“I think the platform will really go a long way to help the fight against childhood cancer,” Ngongola said.

This platform will provide end-to-end support by capturing the global demand for the medicine to help shape the market, assisting countries with the selection of medicines, developing treatment standards and building information systems to track the provision of effective care and drive innovation.

A life-and-death disparity

Each year, an estimated 400,000 children worldwide develop cancer. More than 80% of those children live in countries that lack reliable access to cancer medicines. This situation contributes to survival rates of less than 30%, compared with 80% in high-income countries.

“Unless we address the shortage and poor quality of cancer medicines in many parts of the world, there are very few options to cure these children,” said Carlos Rodriguez-Galindo, MD, executive vice president and chair of the St. Jude Department of Global Pediatric Medicine and director of St. Jude Global. “Health care providers must have access to a reliable source of cancer medicines that constitute the current standard of care. We at St. Jude, with our co-founding partners at WHO and many vital partners around the world, can help achieve that.” 

A WHO survey published in 2020 found that just 29% of low-income countries report that cancer medicines are generally available to their populations. That compares with 96% of high-income countries. By consolidating the needs of children with cancer globally, the new platform will curtail the purchase of sub-standard and falsified medicines. Many of these unauthorized purchases often occur due to the limited capacity of national regulatory authorities.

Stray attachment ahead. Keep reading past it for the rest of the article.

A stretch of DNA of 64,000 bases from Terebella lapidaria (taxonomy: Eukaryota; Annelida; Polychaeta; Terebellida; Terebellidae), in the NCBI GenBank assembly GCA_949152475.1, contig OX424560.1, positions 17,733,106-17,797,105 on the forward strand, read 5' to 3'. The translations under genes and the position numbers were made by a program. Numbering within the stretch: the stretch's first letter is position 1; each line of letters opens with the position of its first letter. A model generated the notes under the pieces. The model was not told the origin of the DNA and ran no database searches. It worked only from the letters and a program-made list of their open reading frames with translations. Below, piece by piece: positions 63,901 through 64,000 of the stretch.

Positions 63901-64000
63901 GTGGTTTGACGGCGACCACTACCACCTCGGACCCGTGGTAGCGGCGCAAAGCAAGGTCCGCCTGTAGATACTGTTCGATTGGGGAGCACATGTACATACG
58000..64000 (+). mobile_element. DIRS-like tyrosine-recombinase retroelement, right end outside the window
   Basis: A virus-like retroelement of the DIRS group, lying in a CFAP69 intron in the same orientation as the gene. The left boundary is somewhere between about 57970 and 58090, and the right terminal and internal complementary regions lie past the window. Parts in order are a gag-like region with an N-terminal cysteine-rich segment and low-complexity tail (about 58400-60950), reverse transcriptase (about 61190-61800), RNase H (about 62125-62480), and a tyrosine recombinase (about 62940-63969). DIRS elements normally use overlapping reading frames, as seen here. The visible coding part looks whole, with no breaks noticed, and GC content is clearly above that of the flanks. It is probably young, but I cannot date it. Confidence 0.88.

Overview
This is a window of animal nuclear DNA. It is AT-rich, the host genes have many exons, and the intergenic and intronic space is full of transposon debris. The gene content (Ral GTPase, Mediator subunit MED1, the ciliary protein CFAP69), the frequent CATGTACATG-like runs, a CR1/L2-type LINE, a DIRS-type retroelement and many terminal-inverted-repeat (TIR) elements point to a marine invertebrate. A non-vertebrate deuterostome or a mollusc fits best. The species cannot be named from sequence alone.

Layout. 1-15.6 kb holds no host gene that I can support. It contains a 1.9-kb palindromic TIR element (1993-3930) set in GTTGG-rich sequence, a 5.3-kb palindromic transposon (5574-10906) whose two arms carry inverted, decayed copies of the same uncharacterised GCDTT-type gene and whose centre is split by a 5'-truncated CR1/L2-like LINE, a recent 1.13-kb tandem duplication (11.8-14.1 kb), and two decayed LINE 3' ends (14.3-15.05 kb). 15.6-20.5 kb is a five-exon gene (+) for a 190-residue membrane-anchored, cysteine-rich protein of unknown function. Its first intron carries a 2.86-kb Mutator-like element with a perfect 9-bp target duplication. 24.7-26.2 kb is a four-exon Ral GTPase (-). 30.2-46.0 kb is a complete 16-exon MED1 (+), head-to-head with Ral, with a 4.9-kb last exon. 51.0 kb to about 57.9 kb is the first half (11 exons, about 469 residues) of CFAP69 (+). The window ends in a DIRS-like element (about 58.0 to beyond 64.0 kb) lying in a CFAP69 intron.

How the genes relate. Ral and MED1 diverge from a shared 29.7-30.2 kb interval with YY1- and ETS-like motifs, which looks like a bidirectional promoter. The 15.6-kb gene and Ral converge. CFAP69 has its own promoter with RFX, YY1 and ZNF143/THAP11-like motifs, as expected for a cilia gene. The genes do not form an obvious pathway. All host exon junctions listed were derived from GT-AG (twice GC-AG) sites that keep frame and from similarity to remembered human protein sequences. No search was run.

A collaboration grows

The new platform builds on the Global Initiative for Childhood Cancer, which St. Jude and WHO launched in 2018. That is when St. Jude committed $15 million to create the global initiative shortly after becoming the first and only WHO Collaborating Centre for Childhood Cancer.

The global initiative supports more than 50 governments in building and sustaining local cancer programs. The effort aims to increase survival to 60% for six of the most common pediatric cancers by 2030. The Global Platform for Access to Childhood Cancer Medicines aligns with the Global Initiative. Activities implemented through this new effort are expected to contribute substantially to achievement of the initiative’s goals.

About the author

Mary Powers is a former member of the Strategic Communications, Education and Outreach Department at St. Jude Children’s Research Hospital.

More Articles From Mary Powers

Related Posts

Narrative Medicine: Exploring the power of storytelling

Illustration of medical professionals helping each other up a mountain
Illustration of medical professionals helping each other up a mountain

Moving mountains to improve hematological care worldwide

St. Jude ProteinPaint adopted by the National Cancer Institute for cancer data visualization

Stay ahead of the curve